Tracking the Sleeping Bear is a lengthy essay that includes: 1) documented versions of the so-called “Legend of Sleeping Bear” from the 1890s until its heavy commercial popularization; 2) alternative legends relating to Sleeping Bear Dune and the Manitou Islands; 3) authentic Anishinaabe landscape origin stories from the vicinity of the upper Great Lakes; 4) historical accounts touching upon Sleeping Bear and the Manitous; 5) discussion of where the tracks lead. This is a difficult topic, because the popularity of the “Legend of Sleeping Bear” stems from its close resemblance to romantic “fakelore” (see also my essay on Fakelore and the Ethics of Children’s Literature) but the earliest documented versions, although not until the late nineteenth century, did come from within the Little Traverse Odawa community. (Updated 5/30/20)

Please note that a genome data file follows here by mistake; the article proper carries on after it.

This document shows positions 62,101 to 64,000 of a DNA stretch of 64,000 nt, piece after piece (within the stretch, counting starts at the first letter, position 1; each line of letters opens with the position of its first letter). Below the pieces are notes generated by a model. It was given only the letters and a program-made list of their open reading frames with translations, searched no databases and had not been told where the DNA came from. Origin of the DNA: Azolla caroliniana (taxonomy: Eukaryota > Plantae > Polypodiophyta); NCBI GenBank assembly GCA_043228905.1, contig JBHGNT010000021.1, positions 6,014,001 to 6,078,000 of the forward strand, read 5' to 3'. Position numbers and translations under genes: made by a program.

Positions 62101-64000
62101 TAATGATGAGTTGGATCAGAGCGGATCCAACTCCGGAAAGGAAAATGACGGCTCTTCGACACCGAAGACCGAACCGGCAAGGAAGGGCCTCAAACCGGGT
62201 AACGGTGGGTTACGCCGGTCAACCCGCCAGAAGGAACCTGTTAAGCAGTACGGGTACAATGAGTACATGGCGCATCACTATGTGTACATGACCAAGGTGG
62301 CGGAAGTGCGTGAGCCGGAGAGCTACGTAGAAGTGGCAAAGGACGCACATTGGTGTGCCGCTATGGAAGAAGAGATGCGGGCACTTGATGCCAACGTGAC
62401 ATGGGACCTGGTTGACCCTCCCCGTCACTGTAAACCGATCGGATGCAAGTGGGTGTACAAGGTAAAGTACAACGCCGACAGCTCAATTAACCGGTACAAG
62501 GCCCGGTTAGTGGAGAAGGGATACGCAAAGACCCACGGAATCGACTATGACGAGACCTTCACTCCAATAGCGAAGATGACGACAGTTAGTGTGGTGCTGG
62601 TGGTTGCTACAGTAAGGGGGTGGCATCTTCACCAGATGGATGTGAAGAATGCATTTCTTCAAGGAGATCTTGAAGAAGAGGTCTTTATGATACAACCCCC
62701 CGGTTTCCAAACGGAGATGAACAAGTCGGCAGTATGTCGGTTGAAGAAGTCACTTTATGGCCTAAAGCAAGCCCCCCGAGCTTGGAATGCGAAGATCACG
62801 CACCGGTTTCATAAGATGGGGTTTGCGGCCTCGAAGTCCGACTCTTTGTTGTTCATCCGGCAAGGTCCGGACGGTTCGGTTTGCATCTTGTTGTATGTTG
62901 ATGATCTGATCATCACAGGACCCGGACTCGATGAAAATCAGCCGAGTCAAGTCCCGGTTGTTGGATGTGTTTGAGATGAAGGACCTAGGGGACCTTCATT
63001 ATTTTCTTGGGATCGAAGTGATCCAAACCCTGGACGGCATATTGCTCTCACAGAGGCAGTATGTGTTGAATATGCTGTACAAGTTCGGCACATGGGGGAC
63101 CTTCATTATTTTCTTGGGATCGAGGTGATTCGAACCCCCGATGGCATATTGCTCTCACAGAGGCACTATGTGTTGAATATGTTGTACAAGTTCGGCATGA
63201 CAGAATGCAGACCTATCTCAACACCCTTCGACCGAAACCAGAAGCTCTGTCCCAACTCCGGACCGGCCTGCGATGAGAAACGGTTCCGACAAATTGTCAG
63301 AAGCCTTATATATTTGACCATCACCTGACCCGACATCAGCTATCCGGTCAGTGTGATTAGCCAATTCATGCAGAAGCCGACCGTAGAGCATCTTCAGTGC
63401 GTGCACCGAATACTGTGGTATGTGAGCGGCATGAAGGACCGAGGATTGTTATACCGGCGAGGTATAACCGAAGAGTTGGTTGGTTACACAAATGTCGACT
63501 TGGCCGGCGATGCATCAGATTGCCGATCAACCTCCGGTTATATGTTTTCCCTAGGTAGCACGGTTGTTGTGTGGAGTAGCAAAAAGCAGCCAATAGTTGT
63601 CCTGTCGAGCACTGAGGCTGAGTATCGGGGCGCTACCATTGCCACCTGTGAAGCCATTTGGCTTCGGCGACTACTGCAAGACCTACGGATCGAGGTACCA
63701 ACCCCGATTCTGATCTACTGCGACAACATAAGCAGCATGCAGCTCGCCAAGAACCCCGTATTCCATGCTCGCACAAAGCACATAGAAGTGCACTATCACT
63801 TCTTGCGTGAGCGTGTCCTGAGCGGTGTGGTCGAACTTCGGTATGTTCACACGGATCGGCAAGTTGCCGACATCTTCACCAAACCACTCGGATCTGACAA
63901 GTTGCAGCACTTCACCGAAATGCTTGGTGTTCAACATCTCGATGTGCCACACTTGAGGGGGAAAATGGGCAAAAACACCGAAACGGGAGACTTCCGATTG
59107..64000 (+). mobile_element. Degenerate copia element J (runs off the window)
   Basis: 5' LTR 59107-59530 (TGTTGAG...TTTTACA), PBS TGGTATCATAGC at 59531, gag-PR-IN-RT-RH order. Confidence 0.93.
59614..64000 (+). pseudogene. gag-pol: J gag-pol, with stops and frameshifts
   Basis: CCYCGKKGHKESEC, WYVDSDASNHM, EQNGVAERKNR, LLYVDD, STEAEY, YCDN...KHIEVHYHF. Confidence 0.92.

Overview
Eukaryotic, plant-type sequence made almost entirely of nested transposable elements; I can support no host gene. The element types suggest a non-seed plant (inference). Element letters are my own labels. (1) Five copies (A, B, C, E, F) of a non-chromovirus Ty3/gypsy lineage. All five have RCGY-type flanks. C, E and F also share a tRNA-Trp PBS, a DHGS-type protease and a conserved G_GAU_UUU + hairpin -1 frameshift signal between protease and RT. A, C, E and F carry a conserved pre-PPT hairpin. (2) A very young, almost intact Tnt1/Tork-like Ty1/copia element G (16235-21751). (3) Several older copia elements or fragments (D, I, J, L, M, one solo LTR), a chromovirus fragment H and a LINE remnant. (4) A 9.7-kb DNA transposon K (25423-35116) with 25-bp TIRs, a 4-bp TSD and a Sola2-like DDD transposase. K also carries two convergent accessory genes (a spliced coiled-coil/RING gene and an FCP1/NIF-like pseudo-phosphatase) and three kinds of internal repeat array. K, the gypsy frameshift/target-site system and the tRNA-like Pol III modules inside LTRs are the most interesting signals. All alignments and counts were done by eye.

Oral and Written Histories of Odawa and Chippewa Settlement of Northwest Michigan is a spinoff from Tracking the Sleeping Bear. The topic had become too long and cumbersome for something that was only tangentially relevant to the “Legend of Sleeping Bear,” and in pursuing the research, it became clear that historians of the Grand Traverse region had relied on secondary sources they treated as primary, had largely ignored the written documents from French and British periods (many in Michigan Pioneer an Historical Collections), and had been insufficiently critical of the oral histories. Updated 1/21.
Musings on Leelanau County’s Name (revised 7/4/20)
L’Arbre Croche Place Name
Seddie Powers Smith (a.k.a. Faustine). Complete packet of documents, also on file at Leelanau Historical Society. As a young woman, Seddie-Faustine spent a summer teaching school at Onumunese Village, wrote a letter and intriguing poems. Many holes in her biography. A novel waiting for someone to write.